Teachers are today expected to back fresh walkouts in the summer if progress is not made in resolving a bitter dispute over pay, pensions and conditions.
Delegates at the National Union of Teachers (NUT) annual conference in Brighton are due to debate a priority motion seeking co-ordinated national strike action in the week beginning Monday June 23.
The move comes just weeks after the NUT staged a national walkout, and raises the prospect of widespread disruption to thousands of schools in England and Wales in the summer term.
Teachers are preparing for a fresh round of strikes at the end of June in a long and bitter row with the Government over pay, pensions and conditions.
Members of the National Union of Teachers (NUT) could walkout this summer if the dispute is not resolved.
The union will debate whether to stage fresh walkouts at their annual conference, being held in Brighton, which seeks co-ordinated national strikes in the week beginning Monday June 23 if "significant progress" is not made in ongoing talks with the Government.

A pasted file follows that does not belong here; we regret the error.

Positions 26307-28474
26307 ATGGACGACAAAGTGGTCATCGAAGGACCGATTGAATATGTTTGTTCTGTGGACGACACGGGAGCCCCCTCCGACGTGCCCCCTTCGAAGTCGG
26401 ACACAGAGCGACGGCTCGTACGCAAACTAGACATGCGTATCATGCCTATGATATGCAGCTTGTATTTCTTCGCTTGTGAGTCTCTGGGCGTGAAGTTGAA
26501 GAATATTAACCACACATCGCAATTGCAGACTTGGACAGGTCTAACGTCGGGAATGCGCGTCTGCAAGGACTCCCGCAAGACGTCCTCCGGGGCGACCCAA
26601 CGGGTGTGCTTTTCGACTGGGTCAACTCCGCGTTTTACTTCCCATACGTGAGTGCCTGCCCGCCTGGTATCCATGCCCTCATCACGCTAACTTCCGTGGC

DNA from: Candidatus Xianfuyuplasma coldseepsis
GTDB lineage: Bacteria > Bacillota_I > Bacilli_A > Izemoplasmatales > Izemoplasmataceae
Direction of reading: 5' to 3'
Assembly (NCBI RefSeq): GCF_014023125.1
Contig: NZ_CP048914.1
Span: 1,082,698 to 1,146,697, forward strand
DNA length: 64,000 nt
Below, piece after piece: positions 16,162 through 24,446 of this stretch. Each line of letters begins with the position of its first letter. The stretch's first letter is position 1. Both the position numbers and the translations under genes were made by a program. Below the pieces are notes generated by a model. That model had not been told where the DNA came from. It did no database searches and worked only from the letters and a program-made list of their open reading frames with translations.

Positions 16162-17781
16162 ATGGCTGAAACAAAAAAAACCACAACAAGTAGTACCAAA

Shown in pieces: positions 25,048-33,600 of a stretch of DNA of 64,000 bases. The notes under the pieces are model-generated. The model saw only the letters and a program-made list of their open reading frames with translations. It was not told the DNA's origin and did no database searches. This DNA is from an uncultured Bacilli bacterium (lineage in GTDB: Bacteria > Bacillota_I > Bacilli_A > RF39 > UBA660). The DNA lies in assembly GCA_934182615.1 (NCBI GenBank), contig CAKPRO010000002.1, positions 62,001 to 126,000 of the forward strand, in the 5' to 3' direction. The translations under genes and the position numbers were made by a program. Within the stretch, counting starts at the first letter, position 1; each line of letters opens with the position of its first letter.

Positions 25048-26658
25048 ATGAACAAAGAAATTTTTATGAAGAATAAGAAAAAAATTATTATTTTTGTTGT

The move comes just weeks after the NUT staged a national walkout and offers the prospect of widespread disruption to schools in England and Wales in the summer term.
Teachers suffer from "unrelenting" stress which begins from when they start their working day until they go to bed, according to the head of a teacher's union.
Mary Bousted, the General Secretary of the Association of Teachers and Lecturers warned Daybreak teachers were already working 60 hours a weak and faced "the most unpaid overtime of any profession".
The Government defended the workload it was leaving teachers with, saying statistics showed the profession had "never been more attractive".
Despite evidence showing a sharp rise in the number of teachers struggling with mental health issues, a Department of Education spokeswoman said:
We know that the vast majority of teachers and school leaders are hard-working and dedicated professionals, and statistics show that teaching has never been more attractive, more popular or more rewarding.